The Australian Consumer Credit Code allows the Court to reopen transactions that are “unjust”. In determining whether a transaction is unjust, the Court may consider a number of matters laid out in the Code. One criteria is if it appears that the lender knew or should have known, at the time the contract was entered into, that the consumer was unable to repay the money due.[9] A guarantor is also able to apply to the Court for a reopening under this provision.
The aim of the Australian provision is to encourage lenders to consider the consumer’s financial commitments, income, and expenditure (and perhaps also job stability) when assessing credit applications – rather than just applying credit-scoring techniques that focus more on a borrower’s past credit record.[10]

The standard Australian text on the Code[11] explains that, at first glance, the provision can be read as indicating that a credit contract will be unjust if the lender relied on the loan’s security rather than credit-checking as protection against the risk of non-payment. However, the Minister responsible for the introducing the Code into Parliament explicitly stated that the Code was not intended to be used against a lender if, at the outset of the loan, the borrower made it clear that they might have difficulty meeting their obligations and that they wished to proceed despite this. Rather, it is intended to deal with those lenders who consciously lend without making appropriate enquiries about the borrower’s ability to repay.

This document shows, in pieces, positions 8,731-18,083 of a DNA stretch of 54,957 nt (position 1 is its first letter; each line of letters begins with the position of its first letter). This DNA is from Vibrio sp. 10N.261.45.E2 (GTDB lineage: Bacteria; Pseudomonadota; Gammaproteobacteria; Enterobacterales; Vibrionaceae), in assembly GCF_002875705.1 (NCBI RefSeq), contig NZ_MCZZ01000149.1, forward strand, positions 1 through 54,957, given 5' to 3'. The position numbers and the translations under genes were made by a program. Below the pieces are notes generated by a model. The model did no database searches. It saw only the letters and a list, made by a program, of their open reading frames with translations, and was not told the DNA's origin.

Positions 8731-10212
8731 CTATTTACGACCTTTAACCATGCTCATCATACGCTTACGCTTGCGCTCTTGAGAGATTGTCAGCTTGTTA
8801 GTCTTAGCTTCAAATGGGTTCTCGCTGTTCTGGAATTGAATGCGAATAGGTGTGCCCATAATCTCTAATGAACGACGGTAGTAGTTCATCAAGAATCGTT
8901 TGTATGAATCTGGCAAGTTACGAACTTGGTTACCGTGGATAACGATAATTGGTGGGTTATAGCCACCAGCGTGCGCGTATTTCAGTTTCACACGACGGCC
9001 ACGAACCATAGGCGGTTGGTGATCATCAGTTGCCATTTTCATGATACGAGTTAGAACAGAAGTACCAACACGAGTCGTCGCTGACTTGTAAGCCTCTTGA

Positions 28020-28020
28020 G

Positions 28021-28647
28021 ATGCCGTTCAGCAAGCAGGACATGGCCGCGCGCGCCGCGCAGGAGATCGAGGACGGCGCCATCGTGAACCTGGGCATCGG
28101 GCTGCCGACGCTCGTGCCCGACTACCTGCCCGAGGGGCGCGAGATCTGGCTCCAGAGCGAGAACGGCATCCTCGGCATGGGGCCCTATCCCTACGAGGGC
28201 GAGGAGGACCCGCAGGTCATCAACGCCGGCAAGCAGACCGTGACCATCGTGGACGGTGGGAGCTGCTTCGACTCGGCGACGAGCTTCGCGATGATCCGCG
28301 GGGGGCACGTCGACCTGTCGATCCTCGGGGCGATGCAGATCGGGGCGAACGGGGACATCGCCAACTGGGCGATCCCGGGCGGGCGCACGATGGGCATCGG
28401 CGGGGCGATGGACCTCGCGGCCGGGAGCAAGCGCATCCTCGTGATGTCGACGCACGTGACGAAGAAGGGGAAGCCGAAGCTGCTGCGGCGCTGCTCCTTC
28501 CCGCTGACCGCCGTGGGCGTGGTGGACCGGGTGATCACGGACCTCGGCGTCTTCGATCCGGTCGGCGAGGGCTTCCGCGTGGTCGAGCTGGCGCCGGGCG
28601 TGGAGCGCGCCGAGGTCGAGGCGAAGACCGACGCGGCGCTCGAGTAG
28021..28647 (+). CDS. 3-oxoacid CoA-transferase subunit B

Two other criteria the Court may have regard to when considering an application to reopen a contract are:

The Code requires the Court to have regard to the public interest, and to all the circumstances of the case when considering any reopening application.

3.4.1 Advantages

Such a provision provides an incentive for lenders to make full inquiries into the borrower’s ability to repay. Lenders who have not made appropriate enquiries about a consumer’s ability to meet their repayments will share in the cost of consumers’ default.

Such provisions may be effective in making a lender responsible for being sure that a guarantor understood the nature of the guarantee he/she was signing. In some situations, it will be incumbent on the lender to suggest the guarantor receive legal advice. This may protect some consumers in “relationship debt” scenarios.